There are no pirates to be found in this spice trade-inspired saloon, which brings much-needed island holiday vibes to a dry part of town
It’s less about eye patches and Johnny Depp and more about rum and Jamaican jerk chicken at this Caribbean-inspired bar. Port of Call – the new venture from some of the wise-heads behind Richmond’s ode to New Orleans, The Collection – looks to the spice trade between Europe and the Caribbean from centuries past, and the exchange of flavours and techniques that now define eating and drinking across the region.
Naturally, rum is the go here – and they have a staggering selection, drawn from across the Caribbean and into South America. But this is no theme bar, and there are no skull-and-crossbones; the interior is a warm collection of exposed brick, re-purposed wood and potted greenery, with leather benches to sink into as you choose where to start with the cocktail list. Rum is enjoying a resurgence in bars across Melbourne right now, and the cocktails here really respect the base product; not so complex or ingredient-heavy as to overwhelm the rum at their core.
Travel across the Caribbean through their rum punches; The Trinidad features Angostura 5, crème de cacao and lime juice, spiced up with the addition of a scorpion chilli. It's pristine-beach-at-sunset stuff, even in the middle of a Melbourne winter. In need of something a bit fierier? Curl up in the courtyard and let hot buttered rum warm your hands and belly.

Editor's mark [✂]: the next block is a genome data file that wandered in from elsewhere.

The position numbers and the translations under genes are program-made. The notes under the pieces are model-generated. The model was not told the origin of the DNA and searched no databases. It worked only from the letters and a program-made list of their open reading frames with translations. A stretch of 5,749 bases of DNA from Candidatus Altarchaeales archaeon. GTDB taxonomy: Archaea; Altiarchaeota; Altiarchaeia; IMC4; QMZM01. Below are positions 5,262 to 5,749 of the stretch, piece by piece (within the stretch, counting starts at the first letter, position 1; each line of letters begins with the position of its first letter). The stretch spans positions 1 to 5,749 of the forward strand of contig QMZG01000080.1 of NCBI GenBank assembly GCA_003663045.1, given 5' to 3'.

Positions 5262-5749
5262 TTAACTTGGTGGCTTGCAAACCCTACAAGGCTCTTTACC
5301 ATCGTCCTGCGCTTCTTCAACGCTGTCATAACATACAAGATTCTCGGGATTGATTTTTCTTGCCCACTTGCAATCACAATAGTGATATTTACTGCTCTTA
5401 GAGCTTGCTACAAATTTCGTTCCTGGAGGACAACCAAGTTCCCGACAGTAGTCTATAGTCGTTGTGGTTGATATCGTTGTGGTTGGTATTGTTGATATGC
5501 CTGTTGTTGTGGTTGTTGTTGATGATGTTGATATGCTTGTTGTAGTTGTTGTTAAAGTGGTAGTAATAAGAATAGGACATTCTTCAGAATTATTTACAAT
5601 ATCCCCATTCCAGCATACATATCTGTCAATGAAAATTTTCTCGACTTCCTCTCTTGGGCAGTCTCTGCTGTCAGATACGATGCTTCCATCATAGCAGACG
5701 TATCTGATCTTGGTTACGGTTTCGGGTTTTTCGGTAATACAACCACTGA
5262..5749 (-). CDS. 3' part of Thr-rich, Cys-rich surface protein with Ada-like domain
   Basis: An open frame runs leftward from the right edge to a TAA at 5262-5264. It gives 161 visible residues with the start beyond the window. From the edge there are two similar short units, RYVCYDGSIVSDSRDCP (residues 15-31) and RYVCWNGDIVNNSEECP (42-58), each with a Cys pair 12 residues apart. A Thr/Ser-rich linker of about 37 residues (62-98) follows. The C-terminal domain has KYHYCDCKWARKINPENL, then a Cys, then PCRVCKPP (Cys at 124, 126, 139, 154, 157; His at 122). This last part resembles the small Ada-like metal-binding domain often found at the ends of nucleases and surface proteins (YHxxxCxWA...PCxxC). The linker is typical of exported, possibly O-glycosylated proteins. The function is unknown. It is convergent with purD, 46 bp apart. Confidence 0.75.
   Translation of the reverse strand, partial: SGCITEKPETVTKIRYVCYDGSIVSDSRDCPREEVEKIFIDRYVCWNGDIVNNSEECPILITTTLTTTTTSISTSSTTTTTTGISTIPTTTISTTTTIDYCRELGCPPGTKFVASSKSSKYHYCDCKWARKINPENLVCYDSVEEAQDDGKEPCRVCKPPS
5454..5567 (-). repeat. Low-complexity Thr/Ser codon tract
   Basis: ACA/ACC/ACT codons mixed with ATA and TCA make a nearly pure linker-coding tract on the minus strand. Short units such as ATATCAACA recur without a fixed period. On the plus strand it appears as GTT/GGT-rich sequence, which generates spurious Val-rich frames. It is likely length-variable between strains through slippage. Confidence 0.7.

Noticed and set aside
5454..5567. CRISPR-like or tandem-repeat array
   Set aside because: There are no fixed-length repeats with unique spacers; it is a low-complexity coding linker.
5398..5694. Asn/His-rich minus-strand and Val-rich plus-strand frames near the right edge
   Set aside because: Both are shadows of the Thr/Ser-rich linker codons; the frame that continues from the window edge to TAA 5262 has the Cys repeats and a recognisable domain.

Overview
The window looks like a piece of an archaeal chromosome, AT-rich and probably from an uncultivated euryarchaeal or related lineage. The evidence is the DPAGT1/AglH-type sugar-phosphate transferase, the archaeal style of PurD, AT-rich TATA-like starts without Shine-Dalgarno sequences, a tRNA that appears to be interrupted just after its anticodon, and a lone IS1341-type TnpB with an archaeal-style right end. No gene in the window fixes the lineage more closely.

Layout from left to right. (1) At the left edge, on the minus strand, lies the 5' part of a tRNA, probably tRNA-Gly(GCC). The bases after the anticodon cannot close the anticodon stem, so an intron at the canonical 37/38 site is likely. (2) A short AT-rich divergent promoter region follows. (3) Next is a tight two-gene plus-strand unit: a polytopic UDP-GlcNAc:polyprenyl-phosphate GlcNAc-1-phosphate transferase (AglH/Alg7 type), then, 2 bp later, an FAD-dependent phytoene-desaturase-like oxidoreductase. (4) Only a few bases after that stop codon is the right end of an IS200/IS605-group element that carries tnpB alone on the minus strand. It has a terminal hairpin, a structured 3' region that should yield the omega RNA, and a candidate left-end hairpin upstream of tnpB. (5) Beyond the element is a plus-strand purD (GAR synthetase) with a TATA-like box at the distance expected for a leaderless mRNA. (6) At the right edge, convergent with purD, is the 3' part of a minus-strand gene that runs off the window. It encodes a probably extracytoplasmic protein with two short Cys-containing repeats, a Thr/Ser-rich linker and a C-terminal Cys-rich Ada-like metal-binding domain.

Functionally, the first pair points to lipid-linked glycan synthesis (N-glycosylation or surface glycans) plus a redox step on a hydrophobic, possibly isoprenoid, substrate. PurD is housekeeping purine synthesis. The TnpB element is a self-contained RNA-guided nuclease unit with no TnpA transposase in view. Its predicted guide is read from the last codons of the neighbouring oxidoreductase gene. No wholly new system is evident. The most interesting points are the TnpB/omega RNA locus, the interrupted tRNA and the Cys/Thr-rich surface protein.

Or, if rum isn’t your thing, then their signature cocktail The East India Co. features West Winds Gin, lemon juice, vanilla syrup and egg whites made savoury with the addition of a hint of cardamom. It’s the spice trade in a glass. They also offer a mostly local wine and beer selection, burnished by a few quality drops from Europe and of course, Jamaica’s favourite beer, Red Stripe.
And the smokiness coming from the kitchen? That’s Jamaican jerk chicken available in quarters, halves or the whole bird, which could feed the crew of a clipper with its juicy, spicy goodness. Or, travel to Puerto Rico with the subtle spice of their empanadas. Banish memories of the dreaded Blue Curaçao liqueur with the dish that we should all associate with the tiny island; Keshi Yena: a sizzling skillet of chicken, raisins, capers and lemon, baked with cheese.
With ska on the stereo and a rustic, shanty-town vibe, Port of Call is a friendly oasis in an otherwise fairly barren bar scene by the Queen Victoria Markets.
|Venue name:||Port of Call (closed)|
213 Franklin St
|Opening hours:||Tue-Thu 4pm-1am; Fri, Sat noon-3am; Sun noon-1am|